The peaks at 3.7ppm and 2.6ppm both correspond to hydrogen atoms on a carbon which is adjacent to a benzene ring. Since one is shifted you can tell it's pretty close to the aldehyde group. That's backed up by the fact that it also has a doublet, so it's clearly attached to the aldehyde group. So far this gives you OHCCH2C6H4. You can see from the peaks at 1.3ppm and 2.6ppm that you've then got an ethyl group as the other substituent. Overall that gives OHCCH2C6H4CH2CH3. That also satisfies the requirement for 8 carbon environments.
    Thanks, does this mean my structure above is almost correct?
    I'm not familiar with a point both you and charco have raised, about the doublet of doublets? Could either of you explain what you mean in more detail? We've only discussed peaks in terms of chemical shift, different environments, and splitting so far in class 😊

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    (Original post by pineneedles)
    Thanks, does this mean my structure above is almost correct?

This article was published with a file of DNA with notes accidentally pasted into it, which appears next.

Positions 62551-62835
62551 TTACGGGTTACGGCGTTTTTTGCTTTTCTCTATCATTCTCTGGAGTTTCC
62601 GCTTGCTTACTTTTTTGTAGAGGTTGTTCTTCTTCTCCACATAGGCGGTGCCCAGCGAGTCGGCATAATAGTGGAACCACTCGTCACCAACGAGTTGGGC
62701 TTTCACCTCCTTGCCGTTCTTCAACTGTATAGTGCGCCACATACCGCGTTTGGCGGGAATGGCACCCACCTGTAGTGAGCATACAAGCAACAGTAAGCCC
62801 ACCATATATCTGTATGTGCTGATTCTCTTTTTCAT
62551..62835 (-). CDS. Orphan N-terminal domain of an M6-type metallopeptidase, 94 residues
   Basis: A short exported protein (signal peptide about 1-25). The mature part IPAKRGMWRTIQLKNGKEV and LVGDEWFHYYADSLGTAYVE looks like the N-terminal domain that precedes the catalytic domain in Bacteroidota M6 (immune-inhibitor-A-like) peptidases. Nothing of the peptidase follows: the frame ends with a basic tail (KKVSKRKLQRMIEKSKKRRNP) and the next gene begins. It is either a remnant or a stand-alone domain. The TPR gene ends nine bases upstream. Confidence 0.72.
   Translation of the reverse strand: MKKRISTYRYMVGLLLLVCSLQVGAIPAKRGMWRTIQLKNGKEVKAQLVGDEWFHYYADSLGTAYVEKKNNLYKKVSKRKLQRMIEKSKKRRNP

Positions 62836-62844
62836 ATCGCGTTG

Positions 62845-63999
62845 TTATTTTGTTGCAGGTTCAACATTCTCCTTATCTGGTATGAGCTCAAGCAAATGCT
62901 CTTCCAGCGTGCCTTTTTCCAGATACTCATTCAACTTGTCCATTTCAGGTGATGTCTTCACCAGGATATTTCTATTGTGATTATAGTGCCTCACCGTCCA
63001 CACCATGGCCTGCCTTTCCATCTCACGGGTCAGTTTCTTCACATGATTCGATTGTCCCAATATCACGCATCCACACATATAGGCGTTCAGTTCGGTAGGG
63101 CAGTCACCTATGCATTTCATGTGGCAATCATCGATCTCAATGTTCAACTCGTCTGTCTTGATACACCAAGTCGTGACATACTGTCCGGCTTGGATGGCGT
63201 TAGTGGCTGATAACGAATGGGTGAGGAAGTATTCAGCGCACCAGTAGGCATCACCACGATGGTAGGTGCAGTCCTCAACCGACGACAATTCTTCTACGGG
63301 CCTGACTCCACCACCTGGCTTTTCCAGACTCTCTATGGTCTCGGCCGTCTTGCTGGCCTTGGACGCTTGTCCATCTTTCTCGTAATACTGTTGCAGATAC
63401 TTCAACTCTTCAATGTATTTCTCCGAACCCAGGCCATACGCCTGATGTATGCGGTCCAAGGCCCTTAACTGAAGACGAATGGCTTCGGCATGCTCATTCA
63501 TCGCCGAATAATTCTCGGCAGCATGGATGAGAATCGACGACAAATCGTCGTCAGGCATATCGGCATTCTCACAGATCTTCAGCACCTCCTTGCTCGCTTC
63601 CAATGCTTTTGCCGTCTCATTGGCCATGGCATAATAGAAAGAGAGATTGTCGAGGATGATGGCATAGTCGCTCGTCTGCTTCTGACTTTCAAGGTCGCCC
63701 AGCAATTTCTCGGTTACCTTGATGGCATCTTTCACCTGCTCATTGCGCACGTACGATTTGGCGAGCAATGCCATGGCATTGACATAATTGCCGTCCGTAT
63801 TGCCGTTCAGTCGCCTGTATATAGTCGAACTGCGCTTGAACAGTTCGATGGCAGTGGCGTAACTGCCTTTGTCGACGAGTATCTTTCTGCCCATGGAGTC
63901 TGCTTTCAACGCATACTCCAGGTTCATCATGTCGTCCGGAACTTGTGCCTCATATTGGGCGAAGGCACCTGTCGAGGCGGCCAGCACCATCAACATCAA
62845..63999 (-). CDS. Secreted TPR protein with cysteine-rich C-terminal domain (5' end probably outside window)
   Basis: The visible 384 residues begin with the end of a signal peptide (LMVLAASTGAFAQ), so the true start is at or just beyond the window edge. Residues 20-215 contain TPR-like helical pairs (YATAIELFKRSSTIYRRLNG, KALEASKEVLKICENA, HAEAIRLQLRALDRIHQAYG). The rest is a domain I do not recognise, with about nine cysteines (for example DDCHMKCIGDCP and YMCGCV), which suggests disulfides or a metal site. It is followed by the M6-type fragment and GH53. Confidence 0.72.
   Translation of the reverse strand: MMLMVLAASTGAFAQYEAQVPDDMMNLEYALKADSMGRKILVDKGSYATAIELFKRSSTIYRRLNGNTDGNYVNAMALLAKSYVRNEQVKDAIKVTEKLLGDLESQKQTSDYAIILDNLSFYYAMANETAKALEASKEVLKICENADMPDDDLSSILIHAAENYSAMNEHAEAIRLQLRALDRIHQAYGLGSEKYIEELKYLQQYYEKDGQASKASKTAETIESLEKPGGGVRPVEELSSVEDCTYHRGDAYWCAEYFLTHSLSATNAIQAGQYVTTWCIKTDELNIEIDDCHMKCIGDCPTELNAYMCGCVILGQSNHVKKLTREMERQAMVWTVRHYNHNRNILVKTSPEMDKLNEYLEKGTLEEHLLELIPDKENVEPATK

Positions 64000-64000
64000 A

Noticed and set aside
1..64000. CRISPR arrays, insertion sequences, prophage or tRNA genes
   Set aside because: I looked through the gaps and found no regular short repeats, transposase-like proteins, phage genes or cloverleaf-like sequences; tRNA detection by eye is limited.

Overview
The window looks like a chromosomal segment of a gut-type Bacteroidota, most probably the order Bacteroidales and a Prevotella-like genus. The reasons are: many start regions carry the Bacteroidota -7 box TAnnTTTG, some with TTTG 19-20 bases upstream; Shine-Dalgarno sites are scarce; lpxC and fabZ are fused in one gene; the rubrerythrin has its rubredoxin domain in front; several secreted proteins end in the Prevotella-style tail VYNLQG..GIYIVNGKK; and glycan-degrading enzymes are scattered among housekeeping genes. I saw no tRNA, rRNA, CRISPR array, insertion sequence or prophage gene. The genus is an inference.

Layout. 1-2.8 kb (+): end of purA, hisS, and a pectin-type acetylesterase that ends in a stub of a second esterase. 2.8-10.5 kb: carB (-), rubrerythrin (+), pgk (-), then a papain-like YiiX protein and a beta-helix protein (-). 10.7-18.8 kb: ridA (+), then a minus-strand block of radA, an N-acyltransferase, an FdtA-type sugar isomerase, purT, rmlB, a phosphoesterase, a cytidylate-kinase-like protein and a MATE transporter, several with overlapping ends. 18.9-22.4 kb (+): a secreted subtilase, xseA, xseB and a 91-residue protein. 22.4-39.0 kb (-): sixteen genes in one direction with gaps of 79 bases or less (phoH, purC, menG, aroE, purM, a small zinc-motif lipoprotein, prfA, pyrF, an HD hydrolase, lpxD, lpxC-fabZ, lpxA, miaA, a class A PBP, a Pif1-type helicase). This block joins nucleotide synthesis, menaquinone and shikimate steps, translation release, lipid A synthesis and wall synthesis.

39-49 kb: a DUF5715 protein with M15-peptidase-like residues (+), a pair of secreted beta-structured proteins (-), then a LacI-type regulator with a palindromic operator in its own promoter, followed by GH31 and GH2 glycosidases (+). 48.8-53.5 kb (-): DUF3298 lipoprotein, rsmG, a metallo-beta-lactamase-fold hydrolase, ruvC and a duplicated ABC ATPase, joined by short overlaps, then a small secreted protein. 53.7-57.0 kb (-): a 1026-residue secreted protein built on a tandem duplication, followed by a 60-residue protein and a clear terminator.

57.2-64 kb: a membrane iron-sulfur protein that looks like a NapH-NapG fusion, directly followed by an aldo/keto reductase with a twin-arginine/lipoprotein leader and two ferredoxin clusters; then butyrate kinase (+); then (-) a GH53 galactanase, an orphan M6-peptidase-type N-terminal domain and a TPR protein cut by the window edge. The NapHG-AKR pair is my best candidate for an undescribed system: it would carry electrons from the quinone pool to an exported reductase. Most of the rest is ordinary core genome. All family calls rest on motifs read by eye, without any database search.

I'm not familiar with a point both you and charco have raised, about the doublet of doublets? Could either of you explain what you mean in more detail? We've only discussed peaks in terms of chemical shift, different environments, and splitting so far in class 😊

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    There are two identical environments on the benzene ring, each of which has two protons.

    But they are physically separated so they behave like a double integral single signal and split each other into a doublet.

    I'm referring to the protons at positions 2 and 6 (both identical but physically separated)

    ... and the two protons at 3 and 5 on the ring (once again both identical but physically separated).

    If there were only one on 2 and the other on 3 they would have an integral of 1 each and split each other into doublets.

    But this is doubled (in terms of integrals) but not in terms of splitting.

    To explain it more thoroughly you would have to understand that the coupling constant between position 2 & 3 MUST be identical to the coupling constant between 5 & 6 on the ring.

    This means that you only see a doublet due to protons 2 & 6 (integral 2) and a doublet due to protons 3 & 5 (integral 2)